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Stuart Dyer

The chief executive of Cofunds says the tie-up with Legal & General puts it in the right position for the depolarised world, opening up access to different markets and moving the firm closer to a wrap proposition.

Stuart Dyer is as realistic about his golf handicap as he is about the inevitability of a lot of the bad press that has surrounded Cofunds over the past few years.

Dyer, chief executive of the fund supermarket which enters its fourth year next month, concedes that in the early days, it was small wonder that people questioned whether Cofunds would survive in the longer term.

But now, with over 3.5bn in assets under management and a tie-up with Legal & General which will see Cofunds broaden into a multi-product platform, he is confident that the firm is well positioned for the depolarised world – more so than he is that he will ever reach the holy grail of a scratch handicap.

“If you look back at the beginning of 2003, Cofunds had 600m in funds on the platform and annual losses of 30m. It was bumbling along with 20m-30m in monthly sales and the questions were fair. Anyone in their right mind would have said it was difficult to see the business ever taking off,” he says.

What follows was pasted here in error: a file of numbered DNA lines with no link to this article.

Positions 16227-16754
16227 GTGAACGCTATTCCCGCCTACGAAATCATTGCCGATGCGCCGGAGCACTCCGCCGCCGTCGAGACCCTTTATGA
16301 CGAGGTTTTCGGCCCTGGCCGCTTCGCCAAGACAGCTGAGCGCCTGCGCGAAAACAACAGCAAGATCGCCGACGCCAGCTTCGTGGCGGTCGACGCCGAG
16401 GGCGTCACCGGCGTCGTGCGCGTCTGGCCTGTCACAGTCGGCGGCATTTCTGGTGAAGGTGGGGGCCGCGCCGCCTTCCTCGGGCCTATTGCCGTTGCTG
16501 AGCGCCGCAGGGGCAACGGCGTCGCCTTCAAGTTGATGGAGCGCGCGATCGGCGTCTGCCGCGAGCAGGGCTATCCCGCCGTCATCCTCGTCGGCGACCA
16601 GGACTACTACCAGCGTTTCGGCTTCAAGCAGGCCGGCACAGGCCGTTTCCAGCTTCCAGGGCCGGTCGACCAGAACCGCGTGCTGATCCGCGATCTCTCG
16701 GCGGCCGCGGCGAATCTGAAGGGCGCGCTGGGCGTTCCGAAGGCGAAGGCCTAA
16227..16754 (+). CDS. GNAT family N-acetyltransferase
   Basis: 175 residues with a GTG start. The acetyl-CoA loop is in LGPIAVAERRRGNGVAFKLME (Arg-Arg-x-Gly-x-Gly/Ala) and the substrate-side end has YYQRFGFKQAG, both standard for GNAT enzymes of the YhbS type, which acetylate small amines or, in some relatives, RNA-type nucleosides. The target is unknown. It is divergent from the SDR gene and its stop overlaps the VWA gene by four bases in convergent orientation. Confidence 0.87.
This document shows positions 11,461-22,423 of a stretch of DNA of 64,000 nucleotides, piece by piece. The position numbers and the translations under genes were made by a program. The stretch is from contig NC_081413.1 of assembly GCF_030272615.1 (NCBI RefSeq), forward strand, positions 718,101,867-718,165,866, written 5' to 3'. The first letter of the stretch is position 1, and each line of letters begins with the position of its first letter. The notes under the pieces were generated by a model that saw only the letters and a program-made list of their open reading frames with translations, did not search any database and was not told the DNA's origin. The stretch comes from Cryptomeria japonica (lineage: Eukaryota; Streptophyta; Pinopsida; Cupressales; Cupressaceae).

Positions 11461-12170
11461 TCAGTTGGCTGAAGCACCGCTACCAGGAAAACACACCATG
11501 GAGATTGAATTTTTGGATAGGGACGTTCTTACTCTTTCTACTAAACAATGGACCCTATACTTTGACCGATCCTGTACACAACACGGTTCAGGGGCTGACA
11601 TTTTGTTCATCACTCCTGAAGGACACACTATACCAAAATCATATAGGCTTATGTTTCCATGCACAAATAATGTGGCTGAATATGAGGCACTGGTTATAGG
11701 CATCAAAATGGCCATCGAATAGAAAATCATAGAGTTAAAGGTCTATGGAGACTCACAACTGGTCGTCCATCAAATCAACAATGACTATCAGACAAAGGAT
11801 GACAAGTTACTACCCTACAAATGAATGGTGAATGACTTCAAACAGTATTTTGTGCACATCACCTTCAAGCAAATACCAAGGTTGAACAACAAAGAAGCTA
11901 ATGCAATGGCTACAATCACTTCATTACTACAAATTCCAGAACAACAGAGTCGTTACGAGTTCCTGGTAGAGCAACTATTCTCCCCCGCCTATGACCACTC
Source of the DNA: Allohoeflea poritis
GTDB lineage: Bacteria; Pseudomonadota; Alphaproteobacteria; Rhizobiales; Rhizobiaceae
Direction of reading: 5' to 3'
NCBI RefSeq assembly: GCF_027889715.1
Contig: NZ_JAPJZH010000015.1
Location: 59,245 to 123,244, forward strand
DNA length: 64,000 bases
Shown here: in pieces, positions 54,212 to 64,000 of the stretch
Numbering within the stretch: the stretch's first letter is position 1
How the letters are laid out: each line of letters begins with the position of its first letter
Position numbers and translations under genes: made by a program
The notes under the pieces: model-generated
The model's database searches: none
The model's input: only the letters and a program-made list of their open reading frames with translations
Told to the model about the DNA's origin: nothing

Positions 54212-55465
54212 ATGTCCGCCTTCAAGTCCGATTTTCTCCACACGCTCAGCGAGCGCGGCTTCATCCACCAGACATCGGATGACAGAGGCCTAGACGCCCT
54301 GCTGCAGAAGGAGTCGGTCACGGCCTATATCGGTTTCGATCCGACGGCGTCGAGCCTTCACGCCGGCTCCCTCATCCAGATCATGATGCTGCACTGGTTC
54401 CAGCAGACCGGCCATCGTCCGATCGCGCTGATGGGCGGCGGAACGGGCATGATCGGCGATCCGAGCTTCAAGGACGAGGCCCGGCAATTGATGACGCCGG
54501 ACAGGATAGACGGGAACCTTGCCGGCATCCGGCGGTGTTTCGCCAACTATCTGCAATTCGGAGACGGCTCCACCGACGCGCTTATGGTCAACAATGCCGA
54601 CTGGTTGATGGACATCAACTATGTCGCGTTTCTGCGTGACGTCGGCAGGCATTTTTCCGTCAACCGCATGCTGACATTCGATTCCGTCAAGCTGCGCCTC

Now losses have been halved and costs are falling, with projections currently putting break-even within two years.

The timing of the launch, at the start of what was to become one of the deepest and longest bear markets in living memory, was certainly not something anyone could have predicted. But as IFAs started to realise the value of using fund supermarkets – less admin, consolidated statements and audited trail commission – confidence in platforms in general began to rise.

By the end of 2003, Cofunds had 1.8bn in assets and that figure rocketing up to over 3bn by the end of last year. It had placed itself in the top two supermarkets in sales terms along with FundsNetwork but Dyer says Cofunds had to develop a broader offering if it was to maintain this strong position.

“The biggest change for Cofunds is the L&G link-up. It said to the market that Cofunds has aspirations to be a broader platform and it also said something if L&G were keen to work with Cofunds.”

Besides L&G’s brand strength and the different tax wrappers they can build for the platform such as life bonds and personal pension products, the company will also open new distribution doors for Cofunds, not least through its salesforce.

L&G’s recent single-tie arrangement with Bradford & Bingley is just one example of opening doors, with L&G also a staple on many adviser networks’ multi-tie panels. The technological support that L&G can offer existing and future multi-tie partners is beneficial to both itself, the networks’ advisers and in turn Cofunds.

“It is a hell of a change for Cofunds really. The L&G relationship dramatically changes the outlook for Cofunds, both in profitability and access to different markets. The deal also opens access to tied markets after depolarisation.”

He signed the contract for the L&G deal while sunning himself on the balcony of his Florida holiday home but Dyer is well aware that the two companies have a lot of work ahead of them to deliver on their promises and it will not be cheap.